The front door was slightly open. That was odd, he would have expected it if the kids were out front playing, but they were inside. He pushed it open and called out in a booming voice “DADDY’S HOME!” There was no response. He didn’t smell supper cooking, didn’t hear the kids. He walked through the house to the kitchen and looked into the back yard, not there either. Maybe they were next door with the Wilson’s. Rosie and Jackie were best friends and the kids were about the same ages. Andy decided to clean up a bit before heading over. He went to his bed room taking off his flight suit as he walked. At the door to the bed room he stopped.

Rosie and the kids were lying on his bed. They looked like they were sleeping, but Andy knew that they were not. The spread was soaked with blood. It took him a long time before he could move, then suddenly he rushed into the room and scooped his wife up in his arms. He held her lifeless body against him, her blood soaking his flight suit and shirt. He stood, holding her and crying. He didn’t notice as his body slowly sagged down and he set her back on the bed.

When his world came back into focus, he had to do something. He ran next door and started pounding, screaming for Jackie. Jackie’s smile flickered on when she saw him, then off when she saw the blood. “Andy what has happened?” “They are dead, they are all dead,” he stammered between sobs. Jackie backed up and grabbed the phone. She called the base police without taking her eyes off of Andy. As calmly as she could, she told the dispatcher the address and that she believed that three people had been killed.

Andy just stood there, shaking and sobbing. He had been out protecting his country and he had not been there to protect his family. His energy gave out and he collapsed on Jackie’s porch.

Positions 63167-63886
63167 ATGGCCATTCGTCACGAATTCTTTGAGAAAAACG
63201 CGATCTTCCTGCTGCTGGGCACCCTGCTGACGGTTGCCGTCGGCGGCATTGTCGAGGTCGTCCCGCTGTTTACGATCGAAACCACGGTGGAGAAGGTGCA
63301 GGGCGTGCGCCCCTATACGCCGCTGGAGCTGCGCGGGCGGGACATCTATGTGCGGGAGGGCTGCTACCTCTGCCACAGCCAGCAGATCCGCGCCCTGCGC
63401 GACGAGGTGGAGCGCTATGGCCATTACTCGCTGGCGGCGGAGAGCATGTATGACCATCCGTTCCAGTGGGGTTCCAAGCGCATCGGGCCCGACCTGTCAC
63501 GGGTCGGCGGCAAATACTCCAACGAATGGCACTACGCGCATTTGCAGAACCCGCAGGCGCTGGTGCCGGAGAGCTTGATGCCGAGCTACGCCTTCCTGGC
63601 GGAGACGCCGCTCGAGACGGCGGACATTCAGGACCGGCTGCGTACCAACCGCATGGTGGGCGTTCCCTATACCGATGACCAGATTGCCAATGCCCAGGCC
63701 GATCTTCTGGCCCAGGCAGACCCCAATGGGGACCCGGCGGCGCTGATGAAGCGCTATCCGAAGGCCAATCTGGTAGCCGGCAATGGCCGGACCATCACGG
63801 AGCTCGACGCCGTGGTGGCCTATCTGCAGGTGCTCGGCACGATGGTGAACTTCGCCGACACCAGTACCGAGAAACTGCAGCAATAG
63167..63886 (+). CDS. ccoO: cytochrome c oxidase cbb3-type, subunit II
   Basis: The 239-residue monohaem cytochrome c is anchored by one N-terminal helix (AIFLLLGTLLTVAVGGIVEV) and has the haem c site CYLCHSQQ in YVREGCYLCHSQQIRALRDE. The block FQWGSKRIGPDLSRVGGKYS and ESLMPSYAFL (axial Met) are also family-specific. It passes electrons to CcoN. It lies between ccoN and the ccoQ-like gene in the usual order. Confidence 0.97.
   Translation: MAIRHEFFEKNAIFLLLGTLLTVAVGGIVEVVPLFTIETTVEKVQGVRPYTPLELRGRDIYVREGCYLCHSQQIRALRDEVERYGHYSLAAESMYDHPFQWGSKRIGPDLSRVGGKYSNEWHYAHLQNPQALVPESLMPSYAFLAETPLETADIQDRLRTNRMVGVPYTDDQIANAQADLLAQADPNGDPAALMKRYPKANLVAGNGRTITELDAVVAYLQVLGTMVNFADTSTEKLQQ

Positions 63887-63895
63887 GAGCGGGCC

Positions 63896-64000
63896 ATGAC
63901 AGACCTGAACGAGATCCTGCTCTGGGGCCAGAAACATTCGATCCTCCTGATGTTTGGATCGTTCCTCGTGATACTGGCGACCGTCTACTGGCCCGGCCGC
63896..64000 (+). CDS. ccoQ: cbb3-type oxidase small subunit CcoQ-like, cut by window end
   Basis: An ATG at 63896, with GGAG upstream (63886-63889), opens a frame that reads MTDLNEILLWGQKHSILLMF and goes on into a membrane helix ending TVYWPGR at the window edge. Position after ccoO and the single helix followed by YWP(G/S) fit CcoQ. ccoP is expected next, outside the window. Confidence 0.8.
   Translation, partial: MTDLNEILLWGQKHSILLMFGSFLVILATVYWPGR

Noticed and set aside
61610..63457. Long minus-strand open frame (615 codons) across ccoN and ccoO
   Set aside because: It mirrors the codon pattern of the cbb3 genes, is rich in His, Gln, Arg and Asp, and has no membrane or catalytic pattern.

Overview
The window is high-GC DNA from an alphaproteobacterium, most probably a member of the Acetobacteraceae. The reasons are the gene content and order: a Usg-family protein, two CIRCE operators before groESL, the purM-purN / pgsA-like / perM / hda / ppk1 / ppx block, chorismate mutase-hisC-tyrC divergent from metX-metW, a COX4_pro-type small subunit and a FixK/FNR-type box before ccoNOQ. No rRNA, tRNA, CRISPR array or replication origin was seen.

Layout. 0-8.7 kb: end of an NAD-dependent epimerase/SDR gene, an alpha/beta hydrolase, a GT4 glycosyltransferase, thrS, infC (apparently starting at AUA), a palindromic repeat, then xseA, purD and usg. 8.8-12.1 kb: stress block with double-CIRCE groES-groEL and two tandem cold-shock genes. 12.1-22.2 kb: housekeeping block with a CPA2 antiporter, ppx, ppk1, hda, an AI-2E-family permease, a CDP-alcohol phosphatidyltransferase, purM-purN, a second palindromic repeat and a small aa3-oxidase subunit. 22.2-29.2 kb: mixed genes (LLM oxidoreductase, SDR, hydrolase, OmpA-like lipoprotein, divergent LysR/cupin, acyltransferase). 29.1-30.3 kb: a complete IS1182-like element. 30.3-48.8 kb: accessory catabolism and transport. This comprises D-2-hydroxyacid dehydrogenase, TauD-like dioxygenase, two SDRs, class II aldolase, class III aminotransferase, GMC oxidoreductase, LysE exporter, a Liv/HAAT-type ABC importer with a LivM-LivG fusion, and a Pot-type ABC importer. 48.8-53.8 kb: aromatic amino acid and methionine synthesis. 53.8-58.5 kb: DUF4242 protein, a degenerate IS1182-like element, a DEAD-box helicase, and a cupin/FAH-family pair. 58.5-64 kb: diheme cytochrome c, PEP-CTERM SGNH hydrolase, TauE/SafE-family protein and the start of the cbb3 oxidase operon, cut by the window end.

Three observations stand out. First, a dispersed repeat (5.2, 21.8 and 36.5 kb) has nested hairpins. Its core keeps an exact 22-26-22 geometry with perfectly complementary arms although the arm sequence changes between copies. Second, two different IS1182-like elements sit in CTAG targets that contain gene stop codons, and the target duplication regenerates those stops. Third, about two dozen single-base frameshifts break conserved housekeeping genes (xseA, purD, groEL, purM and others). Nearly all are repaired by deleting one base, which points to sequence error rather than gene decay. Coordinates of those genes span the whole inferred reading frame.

When he awoke, he was in a hospital bed, clean, and dressed in a hospital gown. There was an MP outside the open door and a Colonel sitting next to him. “Welcome back Captain.” “Yes, Sir, have you found out what happened to my family?” “We thought that you might be able to fill us in on that Captain.” “I walked in, saw them…” he sobbed, “I tried to pick up my wife … hold her…” Andy started to cry again. “Hm, Captain, please control yourself. We would like to know what happened during the hour between your debrief and you arrival at the Wilson front porch?” “What do you mean? It was only a couple of minutes.”

“Captain, we understand the stress that missions can cause, we are just trying to determine what happened.” “I told you, I walked in and found them,” there was some desperation in his voice as he realized that the Colonel was suggesting he had killed his own family. The Colonel leaned close, “Captain, there was no forced entry, the knife was cleaned and in the sink, and the time of death matches when you were there. What happened?”

Andy realized then that the killers had heard his message. They had killed his family as he pulled up. He had warned them so they could get out the back door. He was now the only suspect.

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Martin writes about writing in his weekly column Ramblings from Martin.